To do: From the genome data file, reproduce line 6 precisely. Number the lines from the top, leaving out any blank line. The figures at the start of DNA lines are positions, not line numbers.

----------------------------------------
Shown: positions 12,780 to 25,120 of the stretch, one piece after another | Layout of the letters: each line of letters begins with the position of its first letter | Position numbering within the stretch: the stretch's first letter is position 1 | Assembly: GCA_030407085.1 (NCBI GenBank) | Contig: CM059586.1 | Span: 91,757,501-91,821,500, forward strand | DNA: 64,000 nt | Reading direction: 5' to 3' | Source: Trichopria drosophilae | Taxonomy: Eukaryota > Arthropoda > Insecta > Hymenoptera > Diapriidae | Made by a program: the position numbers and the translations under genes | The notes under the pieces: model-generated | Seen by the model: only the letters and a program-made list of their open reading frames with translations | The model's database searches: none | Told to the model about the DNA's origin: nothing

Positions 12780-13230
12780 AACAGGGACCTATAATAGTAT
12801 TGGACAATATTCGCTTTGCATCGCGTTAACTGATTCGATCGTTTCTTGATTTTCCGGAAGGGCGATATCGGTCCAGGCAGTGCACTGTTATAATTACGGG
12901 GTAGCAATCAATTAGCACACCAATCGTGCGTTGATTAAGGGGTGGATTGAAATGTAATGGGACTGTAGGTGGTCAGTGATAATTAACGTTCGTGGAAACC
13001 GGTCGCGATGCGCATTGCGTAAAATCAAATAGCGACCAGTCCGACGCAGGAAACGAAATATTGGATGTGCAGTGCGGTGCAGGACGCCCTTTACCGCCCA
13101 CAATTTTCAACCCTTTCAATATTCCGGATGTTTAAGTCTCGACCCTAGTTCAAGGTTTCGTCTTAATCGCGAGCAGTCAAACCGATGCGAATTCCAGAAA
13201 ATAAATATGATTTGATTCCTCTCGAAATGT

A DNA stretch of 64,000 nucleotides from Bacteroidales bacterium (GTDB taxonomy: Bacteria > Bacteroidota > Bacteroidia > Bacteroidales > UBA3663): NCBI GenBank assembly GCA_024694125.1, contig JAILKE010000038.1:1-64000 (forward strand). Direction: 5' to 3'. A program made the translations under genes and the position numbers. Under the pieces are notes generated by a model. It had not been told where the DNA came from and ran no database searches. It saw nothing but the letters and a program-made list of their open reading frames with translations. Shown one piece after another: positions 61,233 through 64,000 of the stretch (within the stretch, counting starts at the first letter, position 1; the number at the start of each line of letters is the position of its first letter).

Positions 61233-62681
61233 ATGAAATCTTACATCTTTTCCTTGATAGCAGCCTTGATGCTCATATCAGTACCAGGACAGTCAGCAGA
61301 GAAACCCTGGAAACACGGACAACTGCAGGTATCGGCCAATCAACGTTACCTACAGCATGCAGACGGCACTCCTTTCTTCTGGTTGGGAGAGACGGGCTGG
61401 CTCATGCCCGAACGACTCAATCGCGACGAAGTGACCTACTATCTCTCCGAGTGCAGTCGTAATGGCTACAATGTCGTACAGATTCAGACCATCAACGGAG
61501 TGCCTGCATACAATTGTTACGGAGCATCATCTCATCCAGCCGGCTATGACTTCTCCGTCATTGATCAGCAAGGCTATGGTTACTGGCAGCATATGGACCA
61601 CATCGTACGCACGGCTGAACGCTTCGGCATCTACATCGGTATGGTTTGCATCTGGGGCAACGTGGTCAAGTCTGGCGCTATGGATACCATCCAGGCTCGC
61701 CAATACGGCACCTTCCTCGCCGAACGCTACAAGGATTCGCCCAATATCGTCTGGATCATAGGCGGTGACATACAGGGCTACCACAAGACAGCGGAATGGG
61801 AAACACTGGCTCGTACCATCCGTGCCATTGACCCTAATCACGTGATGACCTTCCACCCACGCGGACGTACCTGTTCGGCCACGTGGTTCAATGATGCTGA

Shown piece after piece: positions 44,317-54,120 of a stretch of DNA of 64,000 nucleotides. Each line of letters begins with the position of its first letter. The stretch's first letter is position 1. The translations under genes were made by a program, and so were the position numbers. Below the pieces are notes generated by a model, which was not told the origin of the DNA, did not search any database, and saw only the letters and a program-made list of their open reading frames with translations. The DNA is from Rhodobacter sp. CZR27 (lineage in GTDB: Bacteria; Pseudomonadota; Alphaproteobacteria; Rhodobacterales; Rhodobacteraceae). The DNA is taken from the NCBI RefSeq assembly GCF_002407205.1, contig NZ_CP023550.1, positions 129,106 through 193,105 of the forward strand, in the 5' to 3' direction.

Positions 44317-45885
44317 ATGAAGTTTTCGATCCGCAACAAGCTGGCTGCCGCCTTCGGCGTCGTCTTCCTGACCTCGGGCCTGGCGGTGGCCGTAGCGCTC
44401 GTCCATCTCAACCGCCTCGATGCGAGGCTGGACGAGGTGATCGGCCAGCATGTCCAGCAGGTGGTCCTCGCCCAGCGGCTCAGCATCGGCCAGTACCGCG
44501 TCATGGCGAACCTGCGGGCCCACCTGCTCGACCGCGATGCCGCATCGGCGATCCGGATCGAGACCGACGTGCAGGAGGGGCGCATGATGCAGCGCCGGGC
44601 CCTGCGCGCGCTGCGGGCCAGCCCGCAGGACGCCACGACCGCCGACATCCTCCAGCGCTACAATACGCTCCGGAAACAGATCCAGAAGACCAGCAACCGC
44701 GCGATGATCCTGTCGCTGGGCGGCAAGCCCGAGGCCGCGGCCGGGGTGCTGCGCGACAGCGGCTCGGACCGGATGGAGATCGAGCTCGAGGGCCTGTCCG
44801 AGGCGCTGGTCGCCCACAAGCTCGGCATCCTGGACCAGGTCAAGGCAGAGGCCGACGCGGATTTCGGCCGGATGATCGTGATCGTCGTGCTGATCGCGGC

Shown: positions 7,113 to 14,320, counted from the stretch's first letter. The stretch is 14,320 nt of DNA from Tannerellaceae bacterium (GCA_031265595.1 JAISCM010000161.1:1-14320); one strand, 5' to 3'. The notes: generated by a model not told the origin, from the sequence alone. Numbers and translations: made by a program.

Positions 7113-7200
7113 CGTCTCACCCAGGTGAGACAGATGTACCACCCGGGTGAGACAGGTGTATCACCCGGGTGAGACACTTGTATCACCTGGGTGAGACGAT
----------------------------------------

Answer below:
13001 GGTCGCGATGCGCATTGCGTAAAATCAAATAGCGACCAGTCCGACGCAGGAAACGAAATATTGGATGTGCAGTGCGGTGCAGGACGCCCTTTACCGCCCA